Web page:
Most biomarker studies involve the donation of at least one sample of urine, blood or other tissue, such as spinal fluid or muscle. In addition, most studies will require basic clinical information, such as the result of an HD genetic test, what symptoms you have and how long you have had them, and what medicines you are taking. Some studies are much more detailed and collect information like family history and questions about your mood. The frequency of the visits varies greatly. Some studies are one-offs, so your involvement is over when you have donated a sample of urine or blood. Others (like TRACK-HD) involve regular follow-up visits, usually once a year.
All research of Biomarkers Working Group members carries the ethical approval of local and national research ethics committees. This includes requirements for proper data protection, such as the use of pseudonyms.

Membership

The Biomarkers Working Group has 122 regular members and 55 honorary members (June 2008). Membership is open to all researchers involved in HD biomarker research, including researchers actively involved in collecting biosamples for the REGISTRY Study, as well as those with individual or collaborative biomarker projects. In addition, membership applications are encouraged from researchers with interests related to biomarker identification and validation, such as bioinformaticians or researchers with perspectives on biomarker research from other disease areas and from the industry. From time to time, we offer regular or honorary membership to researchers from other disciplines (such as neuroimaging, statistics and motor assessment). Working Group members are encouraged to present and discuss their projects and findings at our regular face-to-face meetings. These are held every 6 to 12 months.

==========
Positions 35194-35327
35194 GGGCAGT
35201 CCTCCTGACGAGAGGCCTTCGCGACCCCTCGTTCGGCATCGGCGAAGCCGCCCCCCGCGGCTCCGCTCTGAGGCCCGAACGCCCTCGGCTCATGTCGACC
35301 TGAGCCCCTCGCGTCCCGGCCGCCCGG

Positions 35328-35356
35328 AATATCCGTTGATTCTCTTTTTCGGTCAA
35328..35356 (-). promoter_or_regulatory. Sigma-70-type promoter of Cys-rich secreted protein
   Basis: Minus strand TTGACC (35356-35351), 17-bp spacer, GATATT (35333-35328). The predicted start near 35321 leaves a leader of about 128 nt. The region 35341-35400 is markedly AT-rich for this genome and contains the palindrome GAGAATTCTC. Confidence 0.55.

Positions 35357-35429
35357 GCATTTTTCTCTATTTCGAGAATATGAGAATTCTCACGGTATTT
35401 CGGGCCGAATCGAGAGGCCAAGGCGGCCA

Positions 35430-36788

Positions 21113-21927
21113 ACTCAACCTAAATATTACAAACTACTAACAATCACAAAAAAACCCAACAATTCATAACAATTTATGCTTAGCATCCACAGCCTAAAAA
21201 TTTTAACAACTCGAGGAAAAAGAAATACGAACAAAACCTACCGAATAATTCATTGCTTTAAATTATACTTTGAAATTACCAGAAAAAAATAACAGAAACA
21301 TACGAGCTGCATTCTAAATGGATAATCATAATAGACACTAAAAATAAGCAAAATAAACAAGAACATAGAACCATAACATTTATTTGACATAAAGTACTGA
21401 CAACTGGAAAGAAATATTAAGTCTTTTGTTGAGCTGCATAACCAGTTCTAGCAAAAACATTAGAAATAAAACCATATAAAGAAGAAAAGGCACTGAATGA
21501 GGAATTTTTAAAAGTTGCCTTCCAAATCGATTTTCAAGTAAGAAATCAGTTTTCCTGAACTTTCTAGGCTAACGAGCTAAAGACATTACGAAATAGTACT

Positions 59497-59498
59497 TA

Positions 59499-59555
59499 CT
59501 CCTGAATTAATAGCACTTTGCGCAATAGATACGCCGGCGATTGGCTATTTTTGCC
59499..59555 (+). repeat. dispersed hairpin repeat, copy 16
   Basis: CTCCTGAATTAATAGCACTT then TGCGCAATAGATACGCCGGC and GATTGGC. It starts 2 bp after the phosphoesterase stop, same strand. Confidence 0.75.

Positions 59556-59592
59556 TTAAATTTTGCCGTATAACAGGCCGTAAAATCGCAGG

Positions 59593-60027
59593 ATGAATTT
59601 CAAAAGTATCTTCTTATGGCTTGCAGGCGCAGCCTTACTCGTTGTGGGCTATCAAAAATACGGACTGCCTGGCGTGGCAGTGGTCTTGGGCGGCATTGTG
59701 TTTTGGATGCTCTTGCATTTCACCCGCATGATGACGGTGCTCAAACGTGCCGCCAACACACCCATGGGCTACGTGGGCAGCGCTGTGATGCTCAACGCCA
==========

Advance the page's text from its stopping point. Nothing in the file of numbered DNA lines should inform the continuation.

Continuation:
Lead facilitator

Dr. Edward Wild
Co-Investigator, Motor Rater
National Hospital for Neurology and Nerosurgery, Department of Neurodegenerative Disease, Institute of Neurology
Postal address: Queen Square
WC1N 3BG London
U.K.
phone: +44 845 1555 000 ext 723193
fax: +44 870 1302920
e-mail: 

Associated Language Area Coordinator (Lanco)

, Germany